Wednesday, June 25, 2014

Bridge Grafting a Girdled Loquat Tree

What do you do when a friend helping out accidentally girdles one of your rare varieties of loquat tree with a string trimmer?

Other than publicly humiliate the poor soul on your hugely popular gardening blog, that is.

Here's the damage:

Ouch. That isn't going to make it without an intervention. Beneath the thin outer back of a tree are the vessels that bring water and nutrients up and down the trunk from the roots to the crown and back again.

So, not having any options other than surgery or letting the tree die, I chose to try and "bridge graft" across the damaged area. This requires cutting and connecting some strips of healthy living bark from the trunk below to the trunk above.

Here's a piece of healthy bark cut from another loquat tree. In the background, you can see another piece I cut and attached. It takes a sure hand, a razorblade and some kind of grafting tape.

I cut three pieces and attached them to the trunk, cutting another half inch or more above and below the wound and popping in the new pieces of bark.

It still looks "ouch" and I'm not sure this will work, but it's better than doing nothing. After attaching the pieces, I wrapped the entire wound area with nice, thick pieces of electrical tape.

Now all I can do is pray the grafts take.

For more info on bridge grafting, check this out. I probably didn't do it right... but loquats are very resilient.

God... please save this tree!

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At June 25, 2014 at 1:13 PM , Blogger Arisia said...

So you do some trimming of undergrowth in your food forest? How cleared out do you like it? I assume you mostly let the cut plants lie there and become mulch.

And what do you do if you find poison ivy growing in there?

At June 25, 2014 at 3:36 PM , Blogger David The Good said...

I do knock things down upon occasion, mostly in the paths. Ideally, it would be done with a layer of cardboard and a foot of mulch on top of that, but my area is too large for "nice" non-destructive maintenance.

I pull poison ivy as I see it, carefully. I'm not allergic but I'm sure my kids are. The stuff will come back regularly from seeds and pieces of vine so it's a common problem.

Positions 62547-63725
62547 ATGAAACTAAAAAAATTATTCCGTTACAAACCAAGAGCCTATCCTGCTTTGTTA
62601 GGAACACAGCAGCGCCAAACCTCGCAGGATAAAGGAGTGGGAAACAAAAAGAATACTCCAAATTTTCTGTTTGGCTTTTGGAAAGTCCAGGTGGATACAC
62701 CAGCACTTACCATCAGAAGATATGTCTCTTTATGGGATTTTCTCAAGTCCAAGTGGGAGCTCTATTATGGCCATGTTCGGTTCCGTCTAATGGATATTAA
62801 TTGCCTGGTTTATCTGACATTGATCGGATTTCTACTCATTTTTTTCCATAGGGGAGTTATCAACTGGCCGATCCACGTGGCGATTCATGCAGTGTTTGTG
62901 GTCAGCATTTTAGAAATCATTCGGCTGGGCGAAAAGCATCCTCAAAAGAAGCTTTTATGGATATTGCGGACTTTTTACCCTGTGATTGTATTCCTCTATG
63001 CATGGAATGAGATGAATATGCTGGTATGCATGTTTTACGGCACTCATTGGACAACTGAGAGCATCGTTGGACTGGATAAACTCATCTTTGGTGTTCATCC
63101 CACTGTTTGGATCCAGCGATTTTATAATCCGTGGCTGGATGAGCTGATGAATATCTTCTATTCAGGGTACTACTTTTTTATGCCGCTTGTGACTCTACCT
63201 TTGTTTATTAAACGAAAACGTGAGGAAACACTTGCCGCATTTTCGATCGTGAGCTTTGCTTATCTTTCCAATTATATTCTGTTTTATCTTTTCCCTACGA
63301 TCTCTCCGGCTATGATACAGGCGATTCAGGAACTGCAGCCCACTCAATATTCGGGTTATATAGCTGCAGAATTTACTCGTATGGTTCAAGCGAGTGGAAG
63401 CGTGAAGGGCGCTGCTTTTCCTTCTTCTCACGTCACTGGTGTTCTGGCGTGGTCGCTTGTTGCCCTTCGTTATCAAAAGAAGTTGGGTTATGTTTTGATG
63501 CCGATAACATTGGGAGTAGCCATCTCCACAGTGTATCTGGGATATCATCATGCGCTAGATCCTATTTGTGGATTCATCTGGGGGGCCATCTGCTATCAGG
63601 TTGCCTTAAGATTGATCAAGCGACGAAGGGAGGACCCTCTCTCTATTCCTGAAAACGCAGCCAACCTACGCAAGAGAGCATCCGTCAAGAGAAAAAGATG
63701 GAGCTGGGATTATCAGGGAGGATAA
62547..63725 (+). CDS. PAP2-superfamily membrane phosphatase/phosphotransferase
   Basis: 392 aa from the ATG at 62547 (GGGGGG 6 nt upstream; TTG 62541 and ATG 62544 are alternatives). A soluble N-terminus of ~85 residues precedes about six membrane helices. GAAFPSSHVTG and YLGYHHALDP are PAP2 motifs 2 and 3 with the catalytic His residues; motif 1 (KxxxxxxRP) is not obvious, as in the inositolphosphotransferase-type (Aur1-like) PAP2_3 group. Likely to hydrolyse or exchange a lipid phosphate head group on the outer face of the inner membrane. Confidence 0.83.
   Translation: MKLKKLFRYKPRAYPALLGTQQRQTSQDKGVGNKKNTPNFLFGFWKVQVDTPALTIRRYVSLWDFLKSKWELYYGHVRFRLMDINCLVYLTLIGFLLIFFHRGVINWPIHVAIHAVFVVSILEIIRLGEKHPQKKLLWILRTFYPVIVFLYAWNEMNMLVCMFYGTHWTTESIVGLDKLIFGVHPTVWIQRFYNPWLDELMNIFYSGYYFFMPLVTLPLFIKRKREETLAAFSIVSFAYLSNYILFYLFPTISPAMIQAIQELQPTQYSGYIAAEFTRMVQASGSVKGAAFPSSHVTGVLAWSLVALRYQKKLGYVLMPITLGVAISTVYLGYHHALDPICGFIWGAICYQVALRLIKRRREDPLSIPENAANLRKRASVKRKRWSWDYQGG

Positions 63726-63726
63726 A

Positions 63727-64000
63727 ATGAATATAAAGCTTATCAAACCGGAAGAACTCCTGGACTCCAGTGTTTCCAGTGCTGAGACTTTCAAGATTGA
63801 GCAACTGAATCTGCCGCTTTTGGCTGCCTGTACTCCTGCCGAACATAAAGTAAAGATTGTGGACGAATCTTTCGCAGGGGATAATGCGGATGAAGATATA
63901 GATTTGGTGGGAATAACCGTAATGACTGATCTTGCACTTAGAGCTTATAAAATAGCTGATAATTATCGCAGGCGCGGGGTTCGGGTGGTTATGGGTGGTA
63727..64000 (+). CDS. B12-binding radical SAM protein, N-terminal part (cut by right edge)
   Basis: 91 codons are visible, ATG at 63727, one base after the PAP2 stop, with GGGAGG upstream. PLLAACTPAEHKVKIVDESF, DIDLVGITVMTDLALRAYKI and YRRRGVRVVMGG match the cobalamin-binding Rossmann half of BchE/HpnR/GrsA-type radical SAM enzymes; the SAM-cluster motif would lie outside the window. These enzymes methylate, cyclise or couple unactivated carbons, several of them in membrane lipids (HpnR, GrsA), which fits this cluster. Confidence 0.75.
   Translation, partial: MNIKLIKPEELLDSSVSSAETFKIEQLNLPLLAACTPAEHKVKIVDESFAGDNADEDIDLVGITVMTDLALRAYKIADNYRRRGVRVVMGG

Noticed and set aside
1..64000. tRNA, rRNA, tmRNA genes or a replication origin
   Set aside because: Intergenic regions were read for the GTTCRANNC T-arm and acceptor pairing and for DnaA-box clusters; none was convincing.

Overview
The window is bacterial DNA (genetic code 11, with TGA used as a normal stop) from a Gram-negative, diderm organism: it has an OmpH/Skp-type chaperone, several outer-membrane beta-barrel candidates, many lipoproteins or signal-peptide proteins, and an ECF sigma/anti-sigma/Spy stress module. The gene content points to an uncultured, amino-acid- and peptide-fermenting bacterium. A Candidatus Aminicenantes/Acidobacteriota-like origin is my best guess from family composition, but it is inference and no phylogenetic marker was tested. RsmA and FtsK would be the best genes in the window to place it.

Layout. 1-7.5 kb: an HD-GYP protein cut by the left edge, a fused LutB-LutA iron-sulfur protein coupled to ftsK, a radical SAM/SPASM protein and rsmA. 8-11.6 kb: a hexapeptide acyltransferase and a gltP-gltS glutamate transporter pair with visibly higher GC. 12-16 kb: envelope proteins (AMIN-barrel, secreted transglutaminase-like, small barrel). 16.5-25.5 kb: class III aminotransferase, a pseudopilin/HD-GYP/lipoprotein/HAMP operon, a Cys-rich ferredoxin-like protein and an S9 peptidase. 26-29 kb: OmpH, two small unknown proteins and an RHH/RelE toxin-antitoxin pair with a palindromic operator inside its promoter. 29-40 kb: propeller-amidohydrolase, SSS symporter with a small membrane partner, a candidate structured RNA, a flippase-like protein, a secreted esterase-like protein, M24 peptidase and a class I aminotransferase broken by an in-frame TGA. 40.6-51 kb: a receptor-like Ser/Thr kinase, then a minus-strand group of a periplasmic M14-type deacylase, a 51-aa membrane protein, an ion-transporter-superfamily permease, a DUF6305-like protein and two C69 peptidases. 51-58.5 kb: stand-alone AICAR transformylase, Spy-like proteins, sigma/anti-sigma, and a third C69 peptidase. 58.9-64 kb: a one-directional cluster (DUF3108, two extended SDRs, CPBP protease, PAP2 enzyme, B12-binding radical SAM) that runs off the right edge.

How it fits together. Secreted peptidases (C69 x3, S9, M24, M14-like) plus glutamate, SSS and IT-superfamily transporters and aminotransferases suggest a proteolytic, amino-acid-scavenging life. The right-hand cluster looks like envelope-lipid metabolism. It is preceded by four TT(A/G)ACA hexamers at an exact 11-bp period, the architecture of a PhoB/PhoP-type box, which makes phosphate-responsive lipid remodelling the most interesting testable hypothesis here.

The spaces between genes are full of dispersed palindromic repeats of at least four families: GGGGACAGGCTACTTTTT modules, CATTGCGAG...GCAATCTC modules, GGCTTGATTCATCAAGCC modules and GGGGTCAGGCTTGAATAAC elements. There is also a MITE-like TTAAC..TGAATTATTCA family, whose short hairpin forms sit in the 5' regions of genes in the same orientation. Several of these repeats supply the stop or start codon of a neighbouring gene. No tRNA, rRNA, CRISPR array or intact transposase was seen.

At June 25, 2014 at 6:10 PM , Blogger Mamma Bear said...

If the tree wasn't very large you may try mid air rooting . Take a gallon size ziploc, slice the slide open and half of the bottom. Dust the damaged area with rooting hormone and place the ziplick around the area and tape up the bottom and sides.. Fill the ziplock with damp peat moss and tape the top edge closed. I hope you can visualize this and you may already know about it. Has worked for me on some rare plants in the past when I owned a nursery.

At June 25, 2014 at 10:35 PM , Anonymous Anonymous said...

That was a neat article to share!
A. Jones

At June 30, 2014 at 12:31 PM , Blogger David The Good said...

Thank you - that makes sense!

At June 30, 2014 at 12:32 PM , Blogger David The Good said...

Thank you. I'm hoping for the best. I was going to fix it so I thought "hey, I should just bring the camera and share what I do, whether it works or not." That way we can hopefully all learn something.

At July 3, 2014 at 11:31 PM , Anonymous Coffee to Compost said...

I hope it makes it! You certainly did some serious first aid on it! :) Has it been doing ok since the incident?

At July 3, 2014 at 11:36 PM , Blogger David The Good said...

No wilting thus far... I have a small amount of hope it will pull through.


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